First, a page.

The logo as pictured used to be square, but it is now circular, to enable it to fit in the same recess designed for the circular Opel emblem. Since the 1920s, the griffin has been redesigned and released nine times. 2008 saw the release of a revised version of the 2005 logo. Bill Parfitt, chairman and managing director of GM UK, said, "While the new-look Griffin pays homage to our 100-year-plus manufacturing heritage in the UK, it also encapsulates Vauxhall's fresh design philosophy, first showcased in the current Astra, and set to continue with Insignia."
The Vauxhall Griffin from Vauxhall D-type (1920)
A Vauxhall grillplate from the 1940s showing the Griffin logo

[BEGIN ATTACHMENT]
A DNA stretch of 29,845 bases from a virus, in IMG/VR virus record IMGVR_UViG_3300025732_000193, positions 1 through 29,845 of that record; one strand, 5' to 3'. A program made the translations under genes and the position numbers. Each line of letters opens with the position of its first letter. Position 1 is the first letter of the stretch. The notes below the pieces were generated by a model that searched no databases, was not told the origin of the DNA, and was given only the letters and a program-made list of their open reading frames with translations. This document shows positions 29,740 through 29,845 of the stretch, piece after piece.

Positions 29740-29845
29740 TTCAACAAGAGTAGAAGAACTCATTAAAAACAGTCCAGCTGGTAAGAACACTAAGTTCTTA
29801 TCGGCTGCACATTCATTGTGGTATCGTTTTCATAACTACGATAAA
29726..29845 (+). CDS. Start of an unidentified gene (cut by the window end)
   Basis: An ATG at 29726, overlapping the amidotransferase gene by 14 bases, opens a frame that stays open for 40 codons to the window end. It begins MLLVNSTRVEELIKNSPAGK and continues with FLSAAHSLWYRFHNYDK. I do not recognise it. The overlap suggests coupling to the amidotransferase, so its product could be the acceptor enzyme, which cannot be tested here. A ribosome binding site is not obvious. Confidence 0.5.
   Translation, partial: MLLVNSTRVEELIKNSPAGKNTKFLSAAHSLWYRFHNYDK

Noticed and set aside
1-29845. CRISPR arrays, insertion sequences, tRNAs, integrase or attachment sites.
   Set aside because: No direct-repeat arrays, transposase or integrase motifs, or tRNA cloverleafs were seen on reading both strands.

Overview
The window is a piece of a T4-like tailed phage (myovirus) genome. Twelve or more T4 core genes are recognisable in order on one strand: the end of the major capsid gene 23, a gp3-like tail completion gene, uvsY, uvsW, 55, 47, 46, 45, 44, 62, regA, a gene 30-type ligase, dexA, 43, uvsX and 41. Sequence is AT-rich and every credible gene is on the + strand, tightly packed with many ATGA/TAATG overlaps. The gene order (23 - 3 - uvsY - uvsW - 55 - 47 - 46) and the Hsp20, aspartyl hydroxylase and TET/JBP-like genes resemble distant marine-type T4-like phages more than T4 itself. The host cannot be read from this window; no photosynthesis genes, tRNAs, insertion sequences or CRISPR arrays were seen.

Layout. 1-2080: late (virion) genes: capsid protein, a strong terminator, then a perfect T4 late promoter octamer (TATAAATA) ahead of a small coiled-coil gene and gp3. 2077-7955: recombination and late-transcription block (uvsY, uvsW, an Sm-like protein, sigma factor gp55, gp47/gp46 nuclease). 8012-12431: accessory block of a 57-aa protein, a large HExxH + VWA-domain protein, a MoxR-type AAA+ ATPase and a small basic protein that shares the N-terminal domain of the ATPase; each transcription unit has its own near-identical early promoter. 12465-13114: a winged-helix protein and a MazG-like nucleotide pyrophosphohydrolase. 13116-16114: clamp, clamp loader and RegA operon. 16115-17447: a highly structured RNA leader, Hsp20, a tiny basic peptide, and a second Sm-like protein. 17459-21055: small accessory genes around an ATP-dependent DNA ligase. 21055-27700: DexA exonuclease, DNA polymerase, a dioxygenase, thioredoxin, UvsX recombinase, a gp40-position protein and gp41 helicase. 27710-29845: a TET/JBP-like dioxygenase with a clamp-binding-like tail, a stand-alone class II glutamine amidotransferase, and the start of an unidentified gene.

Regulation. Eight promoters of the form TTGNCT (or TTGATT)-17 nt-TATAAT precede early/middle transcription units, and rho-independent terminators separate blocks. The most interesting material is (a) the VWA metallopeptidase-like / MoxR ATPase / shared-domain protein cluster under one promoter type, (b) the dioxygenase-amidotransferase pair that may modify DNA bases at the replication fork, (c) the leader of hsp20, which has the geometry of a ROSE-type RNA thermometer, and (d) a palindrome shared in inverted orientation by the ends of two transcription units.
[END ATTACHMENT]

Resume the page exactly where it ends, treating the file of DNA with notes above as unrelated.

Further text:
Vauxhall Motors' logo from the 1990s to 2008
Vauxhall Motors' logo from 2008 to 2020.
The current Vauxhall Motors logo, first appeared in advertising in late 2019 before becoming the brand logo in June 2020.
Vauxhall Motors sponsored the Football Conference, the highest non-league division of English football, from 1986 until 1998. It took over from Gola, and remained in association with the league for twelve years, before ending its backing and being replaced by Nationwide Building Society. In 2011, Vauxhall became the primary sponsor for the home nations national football teams (England, Northern Ireland, Scotland and Wales).
Vauxhall has competed successfully in several forms of motorsport.